Memorial Day: Remembering three men from three wars

George Koon 2 cropped

It’s difficult to walk through any older Southern cemetery and not find gravestones identifying individuals who gave their lives for their country.

Even if one doesn’t include the hundreds of thousands of Confederate dead that dot cemeteries from Virginia to Florida, the Carolinas to Texas, there are many, many thousands who died in the line of duty, whether it was during the American Revolution, the War of 1812, the Indian Wars of the 1830s, the Spanish-American War, World War I, World War II, Korea, Vietnam, or the other conflicts the US has been involved in over the past 240 years.

In a small church cemetery in the South Carolina Midlands rest the remains of three men who died during three major conflicts that the United States participated in during roughly the first half of the 20th century,

Each died in very different times under very different circumstances, yet all are buried in Old Lexington Baptist Church Cemetery within about 15 feet of each other.

Milton Wilkins Shirey was a private in Company B, 31st US Infantry Regiment who perished of pneumonia on Dec. 12, 1919, in Siberia, at age 19.

Gravestone for Pvt. Milton W. Shirey.

Gravestone for Pvt. Milton W. Shirey.

US involvement in Siberia is a little-known aspect of the Great War. President Woodrow Wilson sent several thousand troops to Vladivostok in 1918 following the October Revolution for a number of reasons, including aiding in the rescue 40,000 members of the Czechoslovak Legions, who were being held up by Bolshevik forces as they attempted to make their way along the Trans-Siberian Railway to the Pacific, where they hoped they could eventually make their way back around the world to the Western Front.

Also, Wilson wanted to protect large quantities of military supplies and railroad rolling stock that the US had sent to the Russian Far East in support of the prior Russian government’s war efforts on the Eastern Front.

Weather conditions made the Siberian experience a miserable one. There were problems with fuel, ammo, supplies and food, and horses suffered terribly in the sub-zero Russian winter.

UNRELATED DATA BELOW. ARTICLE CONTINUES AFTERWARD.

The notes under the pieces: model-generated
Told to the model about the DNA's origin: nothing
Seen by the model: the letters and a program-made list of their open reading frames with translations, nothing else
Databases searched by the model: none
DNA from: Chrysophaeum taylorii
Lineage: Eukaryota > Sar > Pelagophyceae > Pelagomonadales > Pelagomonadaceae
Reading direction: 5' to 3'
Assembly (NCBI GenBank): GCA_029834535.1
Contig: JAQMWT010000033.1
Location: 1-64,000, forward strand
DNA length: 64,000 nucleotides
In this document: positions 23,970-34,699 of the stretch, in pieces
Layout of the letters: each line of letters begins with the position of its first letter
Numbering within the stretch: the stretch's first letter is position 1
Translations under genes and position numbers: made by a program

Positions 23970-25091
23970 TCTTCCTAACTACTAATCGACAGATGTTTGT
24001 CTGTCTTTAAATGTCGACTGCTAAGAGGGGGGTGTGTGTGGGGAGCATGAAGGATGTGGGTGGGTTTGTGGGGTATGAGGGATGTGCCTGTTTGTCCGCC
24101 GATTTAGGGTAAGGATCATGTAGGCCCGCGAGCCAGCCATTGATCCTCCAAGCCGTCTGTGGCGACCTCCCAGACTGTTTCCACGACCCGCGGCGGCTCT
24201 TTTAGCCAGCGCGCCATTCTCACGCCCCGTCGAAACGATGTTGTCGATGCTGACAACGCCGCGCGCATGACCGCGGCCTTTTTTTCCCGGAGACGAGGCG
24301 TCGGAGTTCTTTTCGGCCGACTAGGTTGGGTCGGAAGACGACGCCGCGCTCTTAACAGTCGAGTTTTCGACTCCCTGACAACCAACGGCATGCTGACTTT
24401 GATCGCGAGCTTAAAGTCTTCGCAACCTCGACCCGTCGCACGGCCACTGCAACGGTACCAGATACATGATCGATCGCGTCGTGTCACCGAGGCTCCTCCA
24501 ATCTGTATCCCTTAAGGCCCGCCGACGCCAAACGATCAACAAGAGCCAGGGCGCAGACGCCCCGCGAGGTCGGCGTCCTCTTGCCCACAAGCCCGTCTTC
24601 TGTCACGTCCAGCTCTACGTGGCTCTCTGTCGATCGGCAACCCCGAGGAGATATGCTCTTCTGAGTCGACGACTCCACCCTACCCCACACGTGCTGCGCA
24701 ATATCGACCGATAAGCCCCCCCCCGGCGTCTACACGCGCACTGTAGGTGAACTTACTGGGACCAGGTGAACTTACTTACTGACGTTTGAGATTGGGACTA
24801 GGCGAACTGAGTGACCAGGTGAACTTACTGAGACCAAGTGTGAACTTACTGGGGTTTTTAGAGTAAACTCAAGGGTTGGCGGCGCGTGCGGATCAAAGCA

Troops struggled, as well. During the American Expeditionary Force’s 19 months in Siberia, 189 soldiers, including Shirey, died.

It took four months for the US government to get Shirey’s body back home to South Carolina, where hundreds attended his funeral in April 1920.

Pvt. Ulysess S.G. Shealy, 23, was killed in action Sept. 27, 1944, in Italy. Details of his service, unit, and where he was killed are sketchy, but online records do show that Shealy’s remains weren’t returned to the US for burial until March 1949.

Gravestone for Pvt. Ulysess S. Shealy.

Gravestone for Pvt. Ulysess S. Shealy.

Given that 73,000 American dead from World War II are still missing in action, though, of course, presumed deceased, just the fact that Shealy’s body was returned to his home state was no small feat.

Finally there is the grave of Sgt. First Class George Walter Koon. Koon, 36, enlisted in the US Army in 1936 and served for nearly 15 years.

He was taken captive by Chinese forces on Dec. 1, 1950, after the Battle of the Ch’ongch’on River, a fierce conflict between Chinese and American troops.

Evidence shows he died of neglect, specifically malnutrition, gangrene and dysentery, while being marched from Kunu-ri to a POW camp along the Yalu River, military records show.

Sgt. Koon was one of 11 individuals whose bodies were found in a mass grave by US authorities, assisted by North Korean officials, in 2002. In 2005, Koon’s brother Carl gave a blood sample and the military was eventually able to match it with the remains.

A funeral service for Koon was held in May 2008 at Old Lexington Baptist Church Cemetery, 57 years after his death.

Three men, ranging from a 19-year old just out of high school to a career soldier nearly twice his age. Men whose causes of death ranged from illness, to wounds and neglect, to being killed in action. Men who died thousands of miles from their homes in the rural South. It was scene played out, of course, all across the United States.

Each, sadly, is a story that was repeated tens of thousands of times in the 20th century alone. It continues today.

There are those who believe war is wrong under all circumstances; it certainly is a terribly unfortunate occurrence.

This Memorial Day many in the US will give little more than a glancing thought – if that – to the sacrifice of those who gave their lives for their nation. There are many in other parts of the world, including South Korea and Italy, though, who still remember.

Research finds evidence of plague’s impact on England

Danse_macabre_by_Michael_Wolgemut

A new archaeological study, drawing on finds from thousands of pits excavated during the past decade, reveals in detail the incredible swath of death left behind when the Black Death swept through medieval England.